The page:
How a tiny startup beat the tech giants of the world and ranked #1 in video search
Aiden Lee
Aiden Lee
Date Published
Mar 16, 2022
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Final ICCV VALUE Challenge 2021 — Video Retrieval(Search) Track Result (2021.10)

One question I often got from our customers and investors is

“How does your technology compare to Google’s or Microsoft’s?”

I’m sure what they REALLY wanted to ask is…

“Is your technology better than Google’s or Microsoft’s?”

It’s a difficult question to answer. Even more difficult for a deep tech AI startup, especially if the founders do not have a strong track record of publications or come from academia. The answer usually ends up in one of two routes,

  1. The bulldozer strategy: “Yes, we are better! Here is their technology’s benchmark performance and here is ours.”
    → Reaction: doubtful, questioning, and sometimes even resentful
  2. The sidestep strategy: “We provide better usability and can build out features for specific customer segments, and our customers love it!” (Talking about products and customers instead of technology)
    → Reaction: maybe persuaded, but still dissatisfied.

We always went with #2 despite having had a better benchmark performance than other companies. It gave a natural segue for us to talk more about our customers, and more importantly, we definitely did not want to argue with the folks we were trying to turn into believers in our product and vision!

As a technical founder who’s leading the AI research and product development, I was often discouraged. Each time I heard the same question repeated, again and again, I felt powerless to the point of having nervous breakdowns. I constantly repeated the word “sorry” to my team who worked day and night to build the incredible technology I knew we had.

Feeling powerless. At least the chair was comfy.

That’s when I knew we had to participate in the ICCV VALUE(Video-And-Language-Understanding-Evaluation) Challenge hosted by Microsoft. The challenge had already started two weeks earlier, but who cares? This was the perfect opportunity to prove ourselves.

Three reasons,

  1. The task of the challenge was spot on for us — video retrieval — that evaluates the performance of video search AI models.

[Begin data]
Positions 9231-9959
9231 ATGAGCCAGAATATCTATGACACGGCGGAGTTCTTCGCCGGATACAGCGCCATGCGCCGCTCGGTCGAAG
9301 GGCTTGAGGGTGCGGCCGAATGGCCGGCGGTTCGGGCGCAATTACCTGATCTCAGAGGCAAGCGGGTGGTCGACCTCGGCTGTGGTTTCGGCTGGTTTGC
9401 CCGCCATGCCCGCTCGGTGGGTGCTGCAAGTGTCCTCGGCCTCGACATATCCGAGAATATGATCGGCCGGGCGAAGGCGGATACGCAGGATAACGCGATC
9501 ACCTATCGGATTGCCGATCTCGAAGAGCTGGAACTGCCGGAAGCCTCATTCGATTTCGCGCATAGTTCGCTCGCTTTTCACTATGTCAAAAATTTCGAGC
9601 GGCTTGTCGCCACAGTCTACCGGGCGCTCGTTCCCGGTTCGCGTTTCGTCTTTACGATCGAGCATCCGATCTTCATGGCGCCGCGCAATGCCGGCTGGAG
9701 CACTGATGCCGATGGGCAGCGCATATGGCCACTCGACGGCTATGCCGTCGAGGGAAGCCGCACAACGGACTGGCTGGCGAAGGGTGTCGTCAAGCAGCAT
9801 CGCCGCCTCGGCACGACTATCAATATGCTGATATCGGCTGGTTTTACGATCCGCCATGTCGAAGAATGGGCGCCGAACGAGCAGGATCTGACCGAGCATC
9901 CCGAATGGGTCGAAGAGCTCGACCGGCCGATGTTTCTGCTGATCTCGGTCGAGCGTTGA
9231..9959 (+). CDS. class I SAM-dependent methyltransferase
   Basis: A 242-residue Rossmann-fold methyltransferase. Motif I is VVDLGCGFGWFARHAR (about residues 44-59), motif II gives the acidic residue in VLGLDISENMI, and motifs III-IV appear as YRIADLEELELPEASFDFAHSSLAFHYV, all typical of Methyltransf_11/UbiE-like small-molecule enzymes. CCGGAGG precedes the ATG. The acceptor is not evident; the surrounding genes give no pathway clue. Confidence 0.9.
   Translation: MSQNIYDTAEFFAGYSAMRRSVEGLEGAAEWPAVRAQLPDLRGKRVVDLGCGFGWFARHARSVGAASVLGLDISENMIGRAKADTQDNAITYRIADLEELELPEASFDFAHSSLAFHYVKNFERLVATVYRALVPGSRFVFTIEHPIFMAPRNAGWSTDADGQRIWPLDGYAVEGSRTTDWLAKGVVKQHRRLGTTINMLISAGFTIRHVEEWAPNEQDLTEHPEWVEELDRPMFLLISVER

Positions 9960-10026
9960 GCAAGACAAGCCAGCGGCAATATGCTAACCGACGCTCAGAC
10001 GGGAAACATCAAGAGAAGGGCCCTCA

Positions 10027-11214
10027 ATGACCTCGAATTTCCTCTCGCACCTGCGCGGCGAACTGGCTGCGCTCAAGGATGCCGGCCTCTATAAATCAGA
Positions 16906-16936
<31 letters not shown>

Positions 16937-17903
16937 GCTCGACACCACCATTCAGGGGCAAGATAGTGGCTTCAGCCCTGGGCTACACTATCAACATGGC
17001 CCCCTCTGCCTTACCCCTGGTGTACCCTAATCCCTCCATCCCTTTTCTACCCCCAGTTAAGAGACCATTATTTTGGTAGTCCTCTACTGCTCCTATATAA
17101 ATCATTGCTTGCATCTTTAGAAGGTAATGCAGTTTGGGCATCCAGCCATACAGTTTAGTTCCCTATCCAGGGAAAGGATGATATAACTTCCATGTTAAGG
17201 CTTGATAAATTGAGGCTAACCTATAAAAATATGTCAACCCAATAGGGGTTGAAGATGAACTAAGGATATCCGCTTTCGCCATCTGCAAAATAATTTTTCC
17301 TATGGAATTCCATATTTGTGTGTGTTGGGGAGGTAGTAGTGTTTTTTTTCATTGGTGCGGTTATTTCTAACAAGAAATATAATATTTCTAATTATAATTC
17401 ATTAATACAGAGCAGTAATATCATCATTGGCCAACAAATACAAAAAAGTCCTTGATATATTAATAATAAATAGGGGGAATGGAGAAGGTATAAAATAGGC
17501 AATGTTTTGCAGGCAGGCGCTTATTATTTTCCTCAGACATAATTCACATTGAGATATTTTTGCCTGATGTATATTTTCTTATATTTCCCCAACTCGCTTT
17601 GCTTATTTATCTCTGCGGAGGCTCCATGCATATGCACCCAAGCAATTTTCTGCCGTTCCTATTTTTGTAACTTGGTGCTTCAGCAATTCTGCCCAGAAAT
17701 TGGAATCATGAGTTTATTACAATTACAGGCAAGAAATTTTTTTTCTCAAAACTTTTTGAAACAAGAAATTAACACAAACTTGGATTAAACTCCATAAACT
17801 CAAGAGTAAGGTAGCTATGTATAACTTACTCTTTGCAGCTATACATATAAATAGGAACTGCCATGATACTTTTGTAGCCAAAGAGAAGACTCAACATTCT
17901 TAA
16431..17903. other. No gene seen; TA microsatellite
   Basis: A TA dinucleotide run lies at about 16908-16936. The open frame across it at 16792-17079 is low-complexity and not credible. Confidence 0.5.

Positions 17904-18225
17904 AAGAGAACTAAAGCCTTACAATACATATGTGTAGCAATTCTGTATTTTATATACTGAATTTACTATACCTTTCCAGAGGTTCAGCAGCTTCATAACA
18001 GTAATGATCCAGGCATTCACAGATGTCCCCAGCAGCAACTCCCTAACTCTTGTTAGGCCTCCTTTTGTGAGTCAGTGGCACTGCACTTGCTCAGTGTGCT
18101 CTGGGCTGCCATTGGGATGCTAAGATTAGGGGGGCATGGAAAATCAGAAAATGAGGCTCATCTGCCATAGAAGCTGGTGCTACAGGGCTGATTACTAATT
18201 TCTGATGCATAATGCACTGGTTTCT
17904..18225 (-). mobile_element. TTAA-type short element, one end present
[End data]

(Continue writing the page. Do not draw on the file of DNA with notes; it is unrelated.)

2. The evaluation would be objective and complete, with four different and diverse domains of benchmark video datasets.
  3. It was hosted and joined by the most prestigious AI institutions and tech giants such as Microsoft, Tencent, and Baidu, giving us the chance to directly compete against them.

If we could win the competition, there would be much to gain: credibility, branding, PR, hiring, confidence, …and most importantly, we would have a powerful, bulldozer answer to give to our customers and investors when asked something along the lines of, “Are you better than Google?”

Despite the shiny opportunities that we imagined if we could win the competition, the odds were so obviously against us.

  1. We had limited cloud GPU resources that we could utilize for training multiple models at the same time. At the time, we only had $50K to spare for the competition. We had been given $100K worth of free AWS credit upon joining Techstars, and had already used up $50K. For a competition of this size, $50K in compute is same as not having compute at all.
  2. We had limited human “labor”. Our entire company consisted of fewer than 10 people. 10 people minus the non-engineers minus the engineers who had to focus on product and PoC tasks with beta customers...? That only left me with 2 engineers, and that’s including myself.
  3. We had limited datasets that we could use to train our model. Unlike the tech giants who own infinite amounts of videos to pre-train their models, our only option was to utilize public video datasets that are available to everyone.

And so, I believed that we had less than a 10% chance of winning, but still decided to participate. Just like any startup at some point, we needed to take a leap of faith and arm ourselves with a winning mentality. As the startup saying goes, the odds will always be 0% if we don’t do anything.

Next Post: Part 2 — Nuts & Bolts of ICCV VALUE Challenge

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